Bentoe Tehoungue, Director of Family Health at Liberia’s Ministry of Health, sent out an email recently calling for help in facing the COVID-19 pandemic. “Please consider this communication as an SOS call from Liberia,” she wrote. Her primary request wasn’t for ventilators, PPE, or even oxygen to respond to the spread of the coronavirus, it was a call for light and electricity.
The COVID-19 pandemic is not only exposing glaring deficiencies in fragile health systems— Liberia has less than a handful of working ventilators—it is threatening to erode hard-earned gains in maternal-child health (MCH). Globally, 300,000 women die every year from complications of pregnancy and childbirth. Most of these deaths could be prevented with prompt access to emergency obstetric care. High rates occur in regions marked by widespread poverty, limited education, scant antenatal care, and other factors leading to delays in identifying and treating pregnancy complications. Public health agencies have been steadily working to improve MCH indicators: building a network of community health workers, discouraging home deliveries, developing emergency transport schemes, boosting midwifery skills, and improving health care infrastructure.
Policymakers and development organization have hard decisions to make: how to focus on COVID-19 without dismantling many of these achievements.
“We have learned from the Ebola experience,” Bentoe states. “We are trying to strengthen the normal services so we don’t have the adverse effects we had with Ebola.” During that epidemic, more women chose to deliver at home, fearing health centers. It is estimated that the indirect obstetric deaths from home deliveries in West Africa were as numerous as the direct deaths from Ebola itself.
Liberia is working to mobilize protective gear for every health facility and set up triage stations and isolation rooms. To provide quality medical care, health workers need personal protective equipment, basic supplies, like thermometers, soap, and water, and brightly lit spaces to triage and isolate people with symptoms until they transfer to higher level facilities.
If health workers are unprepared with protective gear and basic supplies, their personal fear is overwhelming and the consequences on health services can be disastrous. Imagine the experience of health workers who are expected to provide frontline care in near-darkness. Some health workers have turned away expectant mothers in labor– resulting in deliveries without skilled providers or equipment. “One mother gave birth in a home adjacent to the health center after she was turned away from the clinic,” Bentoe reports. “Another tried to walk home and gave birth in the community being assisted by an unskilled attendant as well.”
“COVID-19 has increased the need for lighting at all of our facilities,” Bentoe continues “and added the burden for lighting critical areas in the health facilities, including the triage station, isolation areas among others. This SOS is to help address this serious problem that affects the women we are trying very hard to serve and protect.”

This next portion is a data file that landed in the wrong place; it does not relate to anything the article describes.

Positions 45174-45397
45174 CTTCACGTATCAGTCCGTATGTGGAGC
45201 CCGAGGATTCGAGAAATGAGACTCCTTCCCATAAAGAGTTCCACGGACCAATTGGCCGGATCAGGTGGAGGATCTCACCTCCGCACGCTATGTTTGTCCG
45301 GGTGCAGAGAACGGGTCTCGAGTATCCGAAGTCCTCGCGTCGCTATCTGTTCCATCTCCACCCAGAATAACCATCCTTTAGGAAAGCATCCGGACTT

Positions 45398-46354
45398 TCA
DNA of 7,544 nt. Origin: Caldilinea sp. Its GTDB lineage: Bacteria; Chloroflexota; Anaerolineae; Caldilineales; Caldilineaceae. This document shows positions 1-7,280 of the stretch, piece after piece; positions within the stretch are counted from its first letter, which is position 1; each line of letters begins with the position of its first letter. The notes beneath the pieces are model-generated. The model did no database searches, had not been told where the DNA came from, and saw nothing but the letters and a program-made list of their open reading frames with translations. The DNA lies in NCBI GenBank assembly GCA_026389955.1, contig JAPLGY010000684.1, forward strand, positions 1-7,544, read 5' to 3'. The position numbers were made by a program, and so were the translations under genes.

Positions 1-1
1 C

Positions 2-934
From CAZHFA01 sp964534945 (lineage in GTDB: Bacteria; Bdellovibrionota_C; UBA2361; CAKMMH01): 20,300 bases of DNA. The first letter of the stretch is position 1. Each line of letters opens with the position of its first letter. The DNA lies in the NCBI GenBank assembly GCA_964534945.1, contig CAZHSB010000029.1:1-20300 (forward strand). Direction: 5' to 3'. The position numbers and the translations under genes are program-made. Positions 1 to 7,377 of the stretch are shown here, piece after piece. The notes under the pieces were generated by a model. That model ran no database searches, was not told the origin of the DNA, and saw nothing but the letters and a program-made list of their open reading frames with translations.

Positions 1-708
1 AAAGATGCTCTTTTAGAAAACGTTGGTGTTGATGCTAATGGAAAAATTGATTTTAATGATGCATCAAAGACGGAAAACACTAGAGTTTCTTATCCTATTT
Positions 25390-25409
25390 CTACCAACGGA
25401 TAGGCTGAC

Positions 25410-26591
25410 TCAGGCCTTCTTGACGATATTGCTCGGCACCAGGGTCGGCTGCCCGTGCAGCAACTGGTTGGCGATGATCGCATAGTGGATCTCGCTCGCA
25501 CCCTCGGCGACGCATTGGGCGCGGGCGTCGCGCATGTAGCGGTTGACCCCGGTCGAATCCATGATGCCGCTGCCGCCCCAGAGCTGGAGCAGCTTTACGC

These concerns are not unique to Liberia. Dr. Charles Olaro, Director of Curative Services at the Ministry of Health in Uganda, has requested solar electricity for isolation centers and medical facilities.
“Electricity, even without COVID-19, is one of the essentials you need for effective service delivery. With COVID-19 it is more essential in terms of infection prevention and control, both at the points of isolation but also at the points of quarantine.” Dr. Olaro fears the impact on other health outcomes. “We don’t want to lose focus and have more deaths from causes other than COVID. You want to be sure that mothers will still be able to deliver, and that emergency care, surgical care, and any other services can continue. Electricity is essential, with or without COVID.”
Dr. Bernard Madzima at the Ministry of Health in Zimbabwe concurs. “In Zimbabwe, we know the health system was already challenged before COVID-19 and this makes things worse. We have confirmed cases of COVID-19 and we have to be ready for the worst-case scenario. It has become even more important to have electricity now.”
Although the situation is challenging, COVID-19 also offers an opportunity. Global attention on public health care provides a spotlight on deficiencies that have plagued African health centers for decades: a lack of running water, inadequate supplies of standard equipment and unreliable electricity. With this spotlight comes an opportunity to accelerate efforts to achieve sustainable energy for all health care institutions.
As Dr. Madzima reminds us, “For us, having light should be part of the protective equipment. At the heath facilities that are going to be dealing with COVID-19 they should have adequate light for testing, for isolation, and for adequate treatment. We should take this as the opportunity to strengthen all the components of health system delivery, including infrastructure, including lighting.”
Laura E. Stachel, MD MPH is the Executive Director and co-founder of We Care Solar. She is a former obstetrician-gynecologist with fourteen years of clinical experience. She serves on the Editorial Board for the Berkeley Wellness Letter and co-chaired an international working group on Energy and Health for the UN Foundation. She speaks around the world on the nexus of energy access, health care, climate change, and gender equity.